This year, the Weetacon bed fund paid for the new bedding when Steinhafels and TemperPedic donated new mattresses. Thank you Weetacon Tribe! We hope they will continue to raise funds to replace worn nightstands and desks in the guest suites, many donated to the House 15 years ago when we opened.
You check out Wendy's blog about her stay at Kathy's House here.
A Family from Texas
Veronica Olivarez and her husband were so impressed with Kathy's House, they put it on their bucket list. "Eventually, we're going back there to volunteer," she says. And no wonder, it was the Texas couple's home-away-from-home when they needed it most - the brain surgery of their 22-year old daughter.
As high school Junior, Andrea Olivarez began experiencing severe nausea and vomiting. And as time went by her condition worsened. Her family consulted a parade of specialists - including a psychologist (in case the condition was somehow psychosomatic.) But seven years went by with no answers.
Meanwhile, Andrea managed to graduate high school and "stumble" her way through college. "I say stumbled," says Veronica, "because she was probably sick 85 to 90% of the time." Finally, in March 2015, an MRI pinpointed a rare congenital condition, Chiari Malformation. With Chiari, the skull is structurally too small to accommodate the brain. So brain tissue forces itself into the spinal column.
The diagnosis led to the Wisconsin Chiari Center, and to Kathy's House - where the family resided during Andrea's treatment. There - even though she faced brain surgery - the family found peace of mind.
"My daughter says Kathy's House is like staying at Grandma's, with warm blankets wrapped around you. You know, nothing matches at Grandma's - but you don't care. Because everything feels good."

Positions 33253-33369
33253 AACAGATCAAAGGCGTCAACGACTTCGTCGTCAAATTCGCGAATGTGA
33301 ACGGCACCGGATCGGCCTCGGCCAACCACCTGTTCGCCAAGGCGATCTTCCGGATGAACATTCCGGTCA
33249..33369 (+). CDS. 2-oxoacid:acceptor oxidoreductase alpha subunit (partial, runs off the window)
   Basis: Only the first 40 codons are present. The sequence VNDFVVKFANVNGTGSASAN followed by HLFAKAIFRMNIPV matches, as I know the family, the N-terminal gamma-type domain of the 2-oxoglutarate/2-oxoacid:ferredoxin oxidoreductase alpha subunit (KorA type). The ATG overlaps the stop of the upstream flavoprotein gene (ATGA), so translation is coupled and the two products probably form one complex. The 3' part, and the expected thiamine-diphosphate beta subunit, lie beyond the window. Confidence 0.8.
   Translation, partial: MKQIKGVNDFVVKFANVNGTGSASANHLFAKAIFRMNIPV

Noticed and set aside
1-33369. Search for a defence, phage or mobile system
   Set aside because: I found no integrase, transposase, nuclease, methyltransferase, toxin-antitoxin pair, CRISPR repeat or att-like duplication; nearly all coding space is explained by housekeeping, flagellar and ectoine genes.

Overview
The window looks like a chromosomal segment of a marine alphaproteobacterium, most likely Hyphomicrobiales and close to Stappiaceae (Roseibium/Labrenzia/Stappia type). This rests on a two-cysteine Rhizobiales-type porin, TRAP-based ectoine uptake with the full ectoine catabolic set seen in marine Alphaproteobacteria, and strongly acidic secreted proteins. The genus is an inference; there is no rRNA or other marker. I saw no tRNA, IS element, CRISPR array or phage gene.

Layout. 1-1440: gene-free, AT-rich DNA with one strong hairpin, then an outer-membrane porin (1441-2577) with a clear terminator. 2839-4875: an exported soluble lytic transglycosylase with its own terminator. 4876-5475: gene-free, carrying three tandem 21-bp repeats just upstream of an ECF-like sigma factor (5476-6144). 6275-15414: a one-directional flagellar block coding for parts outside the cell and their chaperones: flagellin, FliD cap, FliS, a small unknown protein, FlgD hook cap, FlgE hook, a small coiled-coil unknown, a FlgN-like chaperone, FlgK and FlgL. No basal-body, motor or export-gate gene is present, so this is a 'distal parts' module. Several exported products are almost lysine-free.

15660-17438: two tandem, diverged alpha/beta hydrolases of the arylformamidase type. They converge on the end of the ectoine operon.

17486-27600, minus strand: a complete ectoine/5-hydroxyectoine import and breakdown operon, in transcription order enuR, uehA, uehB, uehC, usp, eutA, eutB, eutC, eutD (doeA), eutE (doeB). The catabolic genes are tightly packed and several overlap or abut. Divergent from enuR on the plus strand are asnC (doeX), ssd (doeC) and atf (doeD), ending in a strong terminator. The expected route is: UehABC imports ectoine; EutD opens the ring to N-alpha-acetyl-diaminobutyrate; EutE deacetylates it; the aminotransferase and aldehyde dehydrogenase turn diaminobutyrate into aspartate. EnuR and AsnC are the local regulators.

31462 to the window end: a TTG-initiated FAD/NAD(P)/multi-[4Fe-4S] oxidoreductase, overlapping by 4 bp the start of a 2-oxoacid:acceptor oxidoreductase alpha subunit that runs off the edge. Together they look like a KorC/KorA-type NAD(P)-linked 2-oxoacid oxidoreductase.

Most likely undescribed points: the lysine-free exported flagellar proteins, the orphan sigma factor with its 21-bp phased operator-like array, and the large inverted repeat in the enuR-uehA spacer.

Kathy's House lifted a huge load for the family. "We had a tremendous sense of peace the entire time we were there, feeling the power of prayer and the power of love." That included Andrea, who found journals with notes left by past residents. "While going through one, she came across comments from another guest who'd had Chiari," reports Veronica. "That comforted Andrea tremendously."
The 22-year old headed into surgery with big plans - a June wedding for her and her fiance. Andrea bravely offered him a way out, saying no one knew what she'd be like after the operation. But he told her he signed for the duration.
During her 10-day hospital stay, the family never left her side. "We knew our belongings were safe and secure back at Kathy's House," says Veronica. And weeks later when they returned to Milwaukee for a follow-up visit, the family stayed at Kathy's House again. Each time they found something to marvel at.